From the root of the project directory where the Dockerfile currently is, you can now build the image:
docker build -t <IMAGE_TAG> .
Using the new image
You can now start a new container in the background based on the image we just built:
docker run -d --restart=always --name <CONTAINER_NAME> -p 2222:22 -v <SFTP_DIRECTORY_ROOT>:<SFTP_DIRECTORY_ROOT> <IMAGE_TAG>
Where 2222 is the port we're using locally — You might want to avoid using 22 since that one is probably in use for your regular SSH server if you have one.
More importantly, you have to provide the right volume mounts using the -v option (you can mount more than one location). Ideally you'd want to mount some sort of root directory in which you'll later create the user directories for SFTP users.
The --restart=always option should make it so that the Docker daemon starts the container automatically when the computer starts (obviously won't work if your Docker daemon isn't set to start when the OS starts).You can now start and stop the new container manually:
docker start <CONTAINER_NAME> docker stop <CONTAINER_NAME>
Adding user accounts
The new container doesn't do anything without local accounts.
You could push your own /etc/passwd and /etc/shadow files to the container or even the image itself but it's easier and somewhat safer to do it manually from a local shell on the container.
You should probably already pick specific UID and GID for the SFTP users since these will also be used directly for file ownership and permissions on the host filesystem for the mounted volumes.
It's a good idea to pick these IDs higher than 2000 for instance to purposefully avoid IDs that could actually exist on the host system — Unless that's something you specifically want.
The idea is then to give the give the intended chroot directory as the new user home directory.
Important: OpenSSH enforces strong chroot security (to prevent exploits that could go outside the chroot) which requires the root of the chroot to NOT be writable by or belong to the chrooted user.
You need to plan in advance that the writable directory for a SFTP user cannot be their "home directory" or the root of any of the volumes mounted on the container, it has to be directory at a higher level than that. Let's state again that these restrictions have nothing to do with Docker and that some standard FTP servers enforce them too.
Once you're ready to create a new account and the container is already running in the backround, you can get a shell to it using docker exec:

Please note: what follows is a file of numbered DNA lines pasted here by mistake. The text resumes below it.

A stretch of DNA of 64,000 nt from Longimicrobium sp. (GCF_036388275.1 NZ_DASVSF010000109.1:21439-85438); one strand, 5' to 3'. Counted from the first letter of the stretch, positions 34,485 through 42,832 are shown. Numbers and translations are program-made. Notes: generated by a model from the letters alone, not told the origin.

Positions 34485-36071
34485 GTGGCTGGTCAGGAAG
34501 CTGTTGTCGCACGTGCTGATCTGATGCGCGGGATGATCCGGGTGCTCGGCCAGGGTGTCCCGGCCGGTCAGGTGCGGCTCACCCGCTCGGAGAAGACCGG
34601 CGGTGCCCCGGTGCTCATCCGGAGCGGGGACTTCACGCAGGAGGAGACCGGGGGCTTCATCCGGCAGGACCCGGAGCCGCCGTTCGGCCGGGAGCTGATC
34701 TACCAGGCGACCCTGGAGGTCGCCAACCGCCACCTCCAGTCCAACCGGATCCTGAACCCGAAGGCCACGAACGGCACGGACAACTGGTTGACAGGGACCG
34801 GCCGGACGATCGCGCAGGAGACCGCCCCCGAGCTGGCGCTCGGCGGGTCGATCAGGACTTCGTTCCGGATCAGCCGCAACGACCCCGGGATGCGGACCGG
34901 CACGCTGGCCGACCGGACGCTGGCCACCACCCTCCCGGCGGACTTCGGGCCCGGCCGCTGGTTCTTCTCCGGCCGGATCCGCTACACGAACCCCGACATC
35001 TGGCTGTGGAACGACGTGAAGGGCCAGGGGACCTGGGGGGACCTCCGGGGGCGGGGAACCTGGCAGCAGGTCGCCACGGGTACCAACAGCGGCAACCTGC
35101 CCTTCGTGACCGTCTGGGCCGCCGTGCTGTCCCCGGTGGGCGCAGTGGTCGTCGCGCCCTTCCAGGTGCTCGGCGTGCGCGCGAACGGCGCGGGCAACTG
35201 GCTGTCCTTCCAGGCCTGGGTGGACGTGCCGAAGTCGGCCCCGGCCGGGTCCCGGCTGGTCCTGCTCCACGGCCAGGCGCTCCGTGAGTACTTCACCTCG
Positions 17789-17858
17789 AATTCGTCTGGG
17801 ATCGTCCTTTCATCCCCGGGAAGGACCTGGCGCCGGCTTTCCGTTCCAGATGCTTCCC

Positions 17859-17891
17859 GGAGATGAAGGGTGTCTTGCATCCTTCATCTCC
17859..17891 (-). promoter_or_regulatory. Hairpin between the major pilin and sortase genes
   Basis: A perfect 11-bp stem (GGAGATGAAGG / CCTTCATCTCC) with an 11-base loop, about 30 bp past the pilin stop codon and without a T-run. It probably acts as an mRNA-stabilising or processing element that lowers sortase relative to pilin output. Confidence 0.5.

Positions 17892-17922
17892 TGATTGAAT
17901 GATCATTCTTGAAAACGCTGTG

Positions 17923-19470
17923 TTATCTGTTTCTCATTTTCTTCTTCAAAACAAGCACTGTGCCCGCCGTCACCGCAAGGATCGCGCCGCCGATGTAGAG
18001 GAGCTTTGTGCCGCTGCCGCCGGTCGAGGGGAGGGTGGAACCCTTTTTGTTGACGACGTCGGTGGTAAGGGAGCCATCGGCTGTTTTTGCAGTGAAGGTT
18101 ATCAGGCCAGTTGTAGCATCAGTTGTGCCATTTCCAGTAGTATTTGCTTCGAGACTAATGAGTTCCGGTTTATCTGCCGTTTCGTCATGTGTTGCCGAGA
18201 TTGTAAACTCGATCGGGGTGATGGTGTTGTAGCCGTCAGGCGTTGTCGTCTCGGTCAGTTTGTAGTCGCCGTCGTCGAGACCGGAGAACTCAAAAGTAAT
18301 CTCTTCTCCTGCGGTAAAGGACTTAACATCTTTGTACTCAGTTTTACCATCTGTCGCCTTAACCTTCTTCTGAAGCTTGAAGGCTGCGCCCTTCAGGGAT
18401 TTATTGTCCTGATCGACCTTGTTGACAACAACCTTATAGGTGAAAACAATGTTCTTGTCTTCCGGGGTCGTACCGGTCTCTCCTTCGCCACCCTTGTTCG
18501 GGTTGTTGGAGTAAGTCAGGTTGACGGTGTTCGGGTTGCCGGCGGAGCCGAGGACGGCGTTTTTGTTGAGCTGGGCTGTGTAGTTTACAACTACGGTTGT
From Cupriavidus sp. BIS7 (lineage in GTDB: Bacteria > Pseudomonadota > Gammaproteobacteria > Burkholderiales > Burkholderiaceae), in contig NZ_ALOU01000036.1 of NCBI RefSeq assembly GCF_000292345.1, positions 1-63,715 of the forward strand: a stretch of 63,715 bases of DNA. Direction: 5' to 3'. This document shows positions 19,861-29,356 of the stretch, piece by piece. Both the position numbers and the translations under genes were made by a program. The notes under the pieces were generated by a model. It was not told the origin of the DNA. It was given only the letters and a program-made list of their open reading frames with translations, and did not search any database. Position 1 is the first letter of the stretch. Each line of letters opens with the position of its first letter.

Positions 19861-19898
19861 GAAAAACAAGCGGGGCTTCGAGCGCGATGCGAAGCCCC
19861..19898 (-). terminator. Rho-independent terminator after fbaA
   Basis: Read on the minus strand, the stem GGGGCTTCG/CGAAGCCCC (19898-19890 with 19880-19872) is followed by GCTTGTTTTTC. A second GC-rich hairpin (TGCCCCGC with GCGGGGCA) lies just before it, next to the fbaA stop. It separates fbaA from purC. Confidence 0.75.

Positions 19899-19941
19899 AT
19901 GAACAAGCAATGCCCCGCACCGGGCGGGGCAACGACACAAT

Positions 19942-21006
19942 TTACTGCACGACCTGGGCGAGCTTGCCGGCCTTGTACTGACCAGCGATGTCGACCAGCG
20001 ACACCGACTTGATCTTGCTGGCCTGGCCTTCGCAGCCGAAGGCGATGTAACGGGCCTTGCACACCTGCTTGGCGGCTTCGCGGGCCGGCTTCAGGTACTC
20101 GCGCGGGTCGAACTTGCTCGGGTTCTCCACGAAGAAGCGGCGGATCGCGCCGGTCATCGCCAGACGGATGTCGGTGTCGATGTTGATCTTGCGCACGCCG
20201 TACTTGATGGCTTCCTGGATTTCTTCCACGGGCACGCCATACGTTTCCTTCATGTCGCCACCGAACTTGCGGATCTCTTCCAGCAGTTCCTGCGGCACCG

docker exec -it <CONTAINER_NAME> /bin/sh
Then add the user (and group):
addgroup --gid <GID> <GROUP_NAME> adduser -h <CHROOT_DIRECTORY> -H -u <UID> -G <GROUP_NAME> <USER_NAME>
We have to use two seperate commands and these specific arguments because Alpine is using busybox to provide these commands and these are different than user addgroup or adduser you'd find on a fresh Ubuntu.
Of course, feel free to use different UID and GID if you need to.
You should now be able to connect using SFTP and the new username and password — On Linux you could test with the sftp command or your graphical interface's file explorer.
On Windows, the WinSCP client works great.
Contrary to popular belief, the Linux command scp does not use the SFTP protocol and as such will not work with this setup.
Debug access issues
Unless the container is running in foreground, you won't be able to directly see the OpenSSH logs.
However, you can do so using the docker logs command, for instance:
docker logs -f <CONTAINER_NAME>
The "-f" option scans and outputs what the container is logging in real time. Remove it to just output the logs.
You don't have to be on a shell on the container to fix permission issues, it can be equally done from the host provided you know which UID and GID to use — The host doesn't need to have any real user with these IDs either.
How to add/change mount points
To change the port or mount point setup of the container, you have to recreate a new one, which means you'll lose the users and passwords you had already created.
You could just copy and restore /etc/passwd and /etc/shadow, or you could create a new image based on your current container using docker commit, then start a new one (using docker run) with your new options.